Intro
I’ve been thinking a lot about closers lately. There are two primary reasons, which reminded me of a third.
1) The Atlanta Closers
In my recent interview with Greg Gajus, Greg made a reference at least a couple of times about how, when he was living and working in Atlanta, it made a lasting impression on him that during the Braves’ remarkable run of success in the 1990’s through the mid 2000’s, they seemed to run through a lot of closers. During that span (19912005), the Braves finished in first place 14 out of 15 years, but they ran through 9 closers, beginning with Juan Berenguer at the beginning of the era and ending with Chris Reitsma at the end, with lots of turnover in between.
2) My Fantasy Baseball Auction
I recently participated in my fantasy baseball league’s annual player auction. If you have played fantasy baseball, and especially if you have been in a league that uses the auction/bidding format (as opposed to a straight draft), there’s a good chance you’ve heard the mantra "don’t pay for saves". In essence, the reasons behind that theory include:
a) Often you can find very good options for saves later in the auction, even after the elite options are gone, and you can often find them at bargain prices.
b) There is a high turnover rate among closers. Quite often, the person that has the job at the beginning of the year will lose his job before the year is over.
On that second point, certainly turnover can occur at any position during the year, but closers seem especially prone to it. Unless you’re a truly established closer with a long track record, it seems that your job is in danger anytime you blow a save or two. A closer’s job is often hanging by a thread, with a willing and able replacement waiting eagerly in the wings.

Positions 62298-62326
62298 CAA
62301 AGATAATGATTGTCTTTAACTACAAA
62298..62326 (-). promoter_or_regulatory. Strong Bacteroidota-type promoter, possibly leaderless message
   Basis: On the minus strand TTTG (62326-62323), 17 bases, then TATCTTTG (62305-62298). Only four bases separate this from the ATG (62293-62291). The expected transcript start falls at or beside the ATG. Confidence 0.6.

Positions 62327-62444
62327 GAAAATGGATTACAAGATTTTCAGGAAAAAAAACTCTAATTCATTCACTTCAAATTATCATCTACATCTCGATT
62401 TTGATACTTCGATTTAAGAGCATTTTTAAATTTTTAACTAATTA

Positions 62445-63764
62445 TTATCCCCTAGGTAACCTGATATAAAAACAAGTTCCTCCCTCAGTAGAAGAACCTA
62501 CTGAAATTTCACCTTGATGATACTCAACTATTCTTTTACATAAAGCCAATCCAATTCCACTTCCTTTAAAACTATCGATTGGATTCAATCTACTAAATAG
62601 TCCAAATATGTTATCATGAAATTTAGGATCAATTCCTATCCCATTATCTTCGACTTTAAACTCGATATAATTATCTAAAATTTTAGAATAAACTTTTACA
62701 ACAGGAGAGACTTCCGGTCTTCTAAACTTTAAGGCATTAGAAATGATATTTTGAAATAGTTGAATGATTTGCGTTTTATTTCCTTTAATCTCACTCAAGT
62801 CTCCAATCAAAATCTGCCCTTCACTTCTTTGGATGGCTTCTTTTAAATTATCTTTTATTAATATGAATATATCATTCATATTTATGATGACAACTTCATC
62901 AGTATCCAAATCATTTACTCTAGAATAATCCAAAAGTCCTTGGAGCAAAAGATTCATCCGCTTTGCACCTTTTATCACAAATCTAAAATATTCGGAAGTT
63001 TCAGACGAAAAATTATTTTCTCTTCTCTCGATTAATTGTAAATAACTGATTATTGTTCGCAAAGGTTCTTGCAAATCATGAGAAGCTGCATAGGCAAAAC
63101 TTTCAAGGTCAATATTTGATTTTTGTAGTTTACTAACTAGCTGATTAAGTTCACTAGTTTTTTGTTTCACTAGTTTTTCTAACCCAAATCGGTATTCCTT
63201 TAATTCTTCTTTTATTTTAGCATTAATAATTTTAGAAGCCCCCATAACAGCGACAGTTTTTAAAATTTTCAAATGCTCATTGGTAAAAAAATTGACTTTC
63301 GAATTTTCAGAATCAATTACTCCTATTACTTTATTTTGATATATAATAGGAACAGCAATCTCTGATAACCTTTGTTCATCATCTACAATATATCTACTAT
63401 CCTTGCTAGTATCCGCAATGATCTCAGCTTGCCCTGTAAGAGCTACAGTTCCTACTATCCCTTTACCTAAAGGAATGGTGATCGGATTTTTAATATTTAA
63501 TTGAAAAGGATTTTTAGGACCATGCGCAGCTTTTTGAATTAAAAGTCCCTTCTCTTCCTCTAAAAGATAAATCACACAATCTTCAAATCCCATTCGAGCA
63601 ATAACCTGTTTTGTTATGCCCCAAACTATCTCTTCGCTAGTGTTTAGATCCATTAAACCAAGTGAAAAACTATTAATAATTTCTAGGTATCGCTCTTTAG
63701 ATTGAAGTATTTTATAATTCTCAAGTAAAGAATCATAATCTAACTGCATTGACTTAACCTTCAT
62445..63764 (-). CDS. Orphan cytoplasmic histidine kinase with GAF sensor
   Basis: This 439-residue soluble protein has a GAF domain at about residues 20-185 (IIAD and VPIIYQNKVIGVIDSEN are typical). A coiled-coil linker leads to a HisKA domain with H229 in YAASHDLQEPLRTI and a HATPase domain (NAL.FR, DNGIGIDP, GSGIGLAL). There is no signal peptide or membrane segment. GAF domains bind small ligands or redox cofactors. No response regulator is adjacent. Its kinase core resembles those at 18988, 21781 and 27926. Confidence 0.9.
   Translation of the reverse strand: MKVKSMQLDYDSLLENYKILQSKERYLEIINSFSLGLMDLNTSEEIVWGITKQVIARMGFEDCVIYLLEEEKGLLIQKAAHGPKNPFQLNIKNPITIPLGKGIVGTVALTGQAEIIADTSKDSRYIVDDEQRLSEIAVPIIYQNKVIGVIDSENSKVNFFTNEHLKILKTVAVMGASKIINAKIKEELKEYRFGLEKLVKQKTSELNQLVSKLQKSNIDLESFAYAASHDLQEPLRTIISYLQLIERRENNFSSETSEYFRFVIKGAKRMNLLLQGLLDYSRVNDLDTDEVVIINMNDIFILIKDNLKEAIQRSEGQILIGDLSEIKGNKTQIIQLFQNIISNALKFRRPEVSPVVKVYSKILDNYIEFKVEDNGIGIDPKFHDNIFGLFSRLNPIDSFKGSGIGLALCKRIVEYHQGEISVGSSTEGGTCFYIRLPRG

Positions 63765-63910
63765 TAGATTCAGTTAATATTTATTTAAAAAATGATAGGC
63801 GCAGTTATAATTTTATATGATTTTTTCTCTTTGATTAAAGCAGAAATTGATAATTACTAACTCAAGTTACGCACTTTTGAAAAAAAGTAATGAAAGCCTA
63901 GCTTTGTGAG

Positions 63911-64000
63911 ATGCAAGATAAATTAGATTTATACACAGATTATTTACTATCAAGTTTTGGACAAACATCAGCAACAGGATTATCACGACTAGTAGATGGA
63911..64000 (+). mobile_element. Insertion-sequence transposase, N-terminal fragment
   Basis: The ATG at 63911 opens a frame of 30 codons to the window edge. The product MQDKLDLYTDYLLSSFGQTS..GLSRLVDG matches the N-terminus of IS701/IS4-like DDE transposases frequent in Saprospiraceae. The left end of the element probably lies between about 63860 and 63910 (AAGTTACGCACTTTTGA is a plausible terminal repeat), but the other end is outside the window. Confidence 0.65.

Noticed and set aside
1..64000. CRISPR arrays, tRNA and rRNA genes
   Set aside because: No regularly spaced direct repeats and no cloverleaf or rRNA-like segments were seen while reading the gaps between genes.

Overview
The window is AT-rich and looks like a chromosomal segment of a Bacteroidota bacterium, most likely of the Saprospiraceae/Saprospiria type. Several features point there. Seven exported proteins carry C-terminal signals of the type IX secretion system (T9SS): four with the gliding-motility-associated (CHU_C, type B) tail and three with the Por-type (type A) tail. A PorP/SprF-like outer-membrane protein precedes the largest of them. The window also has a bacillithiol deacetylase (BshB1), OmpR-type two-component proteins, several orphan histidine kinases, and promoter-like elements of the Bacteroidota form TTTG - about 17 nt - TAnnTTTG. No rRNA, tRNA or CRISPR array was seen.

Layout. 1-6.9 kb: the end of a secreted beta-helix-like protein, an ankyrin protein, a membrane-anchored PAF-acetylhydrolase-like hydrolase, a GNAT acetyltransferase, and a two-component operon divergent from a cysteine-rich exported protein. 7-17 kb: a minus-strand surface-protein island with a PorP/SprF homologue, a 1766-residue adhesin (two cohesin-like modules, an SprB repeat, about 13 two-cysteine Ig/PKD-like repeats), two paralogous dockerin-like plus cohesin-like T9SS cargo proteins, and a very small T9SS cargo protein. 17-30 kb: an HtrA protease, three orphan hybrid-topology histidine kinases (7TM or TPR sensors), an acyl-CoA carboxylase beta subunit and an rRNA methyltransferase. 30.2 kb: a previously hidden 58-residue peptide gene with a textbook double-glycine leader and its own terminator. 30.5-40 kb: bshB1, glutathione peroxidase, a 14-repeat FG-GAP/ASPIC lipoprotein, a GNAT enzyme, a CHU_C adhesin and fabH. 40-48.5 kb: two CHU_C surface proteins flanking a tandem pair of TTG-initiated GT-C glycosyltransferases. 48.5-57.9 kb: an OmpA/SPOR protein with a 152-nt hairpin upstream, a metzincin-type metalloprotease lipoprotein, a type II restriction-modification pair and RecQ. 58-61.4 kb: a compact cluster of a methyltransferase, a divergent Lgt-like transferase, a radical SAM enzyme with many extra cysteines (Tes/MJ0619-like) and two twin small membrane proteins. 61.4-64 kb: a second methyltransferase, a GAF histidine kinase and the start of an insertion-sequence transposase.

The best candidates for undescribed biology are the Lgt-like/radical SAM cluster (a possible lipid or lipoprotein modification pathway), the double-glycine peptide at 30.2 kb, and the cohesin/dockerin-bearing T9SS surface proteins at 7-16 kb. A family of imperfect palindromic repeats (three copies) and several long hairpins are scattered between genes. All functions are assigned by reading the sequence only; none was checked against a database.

After thinking about #1 and #2 above, it reminded me of something I first remember thinking about over 20 years ago. In the mid1990’s, after signing with the Reds as a free agent, Jeff Brantley had a pretty nice 3year run, capped by his 1996 season when he led the league with 44 saves. But, early in 1997, he got injured, tried to go for a while, but ultimately his season ended in May.
The Reds had some options to turn to – they had Stan Belinda, who had prior closing experience with other teams. They had a couple of good, young arms in Scott Sullivan and Hector Carrasco.
The Reds instead turned to setup man Jeff Shaw. In most of the early part of his career, he was pretty much a nondescript reliever. By 1997, he was 30 years old, had bounced around a lot, had a career ERA over 4.00, only struck out about 5 (and walked about 3) per 9 innings, although, to be fair, he did have a decent year in 1996.
The Reds named Shaw as the closer. I remember thinking, "they’re giving it to that guy?"
Well, you know what happened next. Shaw immediately led the league with 42 saves, and during his 5year run as a closer for the Reds and Dodgers, he averaged almost 40 saves a year, with a sub3.00 ERA.
Jeff Shaw represented a bit of an epiphany for me. Certainly, there had closers before him who seemed to come out of nowhere, there have been surprise closers since then, and we will continue to see them in the future. But, perhaps because I had just started getting into fantasy baseball around that same time, it really struck me about how possible it was for someone who had previously been thought of as a journeyman reliever to instantly become a star.
"Anyone can Close"
In the movie Ratatouille, the famous phrase throughout was "anyone can cook!" As they explained in the movie, it doesn’t mean that everyone can be a great chef, but a great chef can come from anywhere.
Sometimes it seems like "anyone can close". Now, obviously, that’s not literally true. Not just "anyone" can close. Many pitchers can’t handle the pressure or the spotlight, and nothing generates frustration among players and fans than having a closer surrender the lead and blow a ballgame. But, it sure seems like teams will change closers on a dime and not lose anything in the transition, and, in fact, often come out of it in a better position. There are a lot of pitchers who can excel for an inning or so at a time, if given an opportunity.
This all led me to think about how frequently teams change closers, and some basic questions came to mind, questions such as:
 How many years does a franchise usually keep someone in that role?
 How often do you see a closer that only lasts one season?
 Who are some of baseball’s great vagabond closers, who get opportunity after opportunity with different teams?